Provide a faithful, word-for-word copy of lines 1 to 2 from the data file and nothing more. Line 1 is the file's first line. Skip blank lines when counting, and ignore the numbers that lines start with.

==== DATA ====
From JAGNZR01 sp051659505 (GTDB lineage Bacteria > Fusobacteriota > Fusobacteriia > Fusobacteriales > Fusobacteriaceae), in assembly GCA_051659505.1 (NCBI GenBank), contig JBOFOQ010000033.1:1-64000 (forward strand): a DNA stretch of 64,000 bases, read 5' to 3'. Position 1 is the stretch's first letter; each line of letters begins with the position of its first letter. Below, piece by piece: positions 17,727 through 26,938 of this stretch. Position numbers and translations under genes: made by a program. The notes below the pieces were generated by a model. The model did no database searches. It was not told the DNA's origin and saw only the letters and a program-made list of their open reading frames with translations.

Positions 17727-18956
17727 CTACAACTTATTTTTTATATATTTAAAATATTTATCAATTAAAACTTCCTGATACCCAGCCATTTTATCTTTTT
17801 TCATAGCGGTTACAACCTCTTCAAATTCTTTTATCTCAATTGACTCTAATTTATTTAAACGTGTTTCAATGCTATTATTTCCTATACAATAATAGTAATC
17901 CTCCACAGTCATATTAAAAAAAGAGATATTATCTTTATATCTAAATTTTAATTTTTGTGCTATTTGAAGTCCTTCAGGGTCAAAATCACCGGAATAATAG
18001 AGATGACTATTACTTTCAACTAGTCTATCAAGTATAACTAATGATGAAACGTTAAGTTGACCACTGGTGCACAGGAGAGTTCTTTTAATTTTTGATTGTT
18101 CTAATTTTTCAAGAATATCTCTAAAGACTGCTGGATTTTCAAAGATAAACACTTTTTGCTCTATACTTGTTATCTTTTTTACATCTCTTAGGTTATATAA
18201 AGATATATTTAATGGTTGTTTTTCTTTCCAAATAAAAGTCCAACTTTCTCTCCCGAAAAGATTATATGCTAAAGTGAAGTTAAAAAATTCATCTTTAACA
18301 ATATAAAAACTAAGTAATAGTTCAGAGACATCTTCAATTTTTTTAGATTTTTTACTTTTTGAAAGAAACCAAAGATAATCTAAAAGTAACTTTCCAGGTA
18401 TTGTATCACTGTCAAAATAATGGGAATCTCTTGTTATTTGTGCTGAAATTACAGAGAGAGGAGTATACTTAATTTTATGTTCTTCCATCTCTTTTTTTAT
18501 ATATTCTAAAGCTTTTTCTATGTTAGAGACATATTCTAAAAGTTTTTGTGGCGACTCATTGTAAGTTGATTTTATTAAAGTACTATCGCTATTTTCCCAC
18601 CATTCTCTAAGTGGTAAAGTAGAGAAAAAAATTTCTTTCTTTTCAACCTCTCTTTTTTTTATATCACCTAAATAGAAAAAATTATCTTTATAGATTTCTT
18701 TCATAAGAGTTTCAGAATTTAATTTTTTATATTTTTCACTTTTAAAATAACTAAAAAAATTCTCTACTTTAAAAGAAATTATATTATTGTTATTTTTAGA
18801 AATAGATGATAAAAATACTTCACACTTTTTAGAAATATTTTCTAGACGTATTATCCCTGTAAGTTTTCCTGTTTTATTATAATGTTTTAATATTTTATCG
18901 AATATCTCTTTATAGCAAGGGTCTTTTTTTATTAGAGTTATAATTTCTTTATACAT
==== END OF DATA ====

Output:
From JAGNZR01 sp051659505 (GTDB lineage Bacteria > Fusobacteriota > Fusobacteriia > Fusobacteriales > Fusobacteriaceae), in assembly GCA_051659505.1 (NCBI GenBank), contig JBOFOQ010000033.1:1-64000 (forward strand): a DNA stretch of 64,000 bases, read 5' to 3'. Position 1 is the stretch's first letter; each line of letters begins with the position of its first letter. Below, piece by piece: positions 17,727 through 26,938 of this stretch. Position numbers and translations under genes: made by a program. The notes below the pieces were generated by a model. The model did no database searches. It was not told the DNA's origin and saw only the letters and a program-made list of their open reading frames with translations.

Positions 17727-18956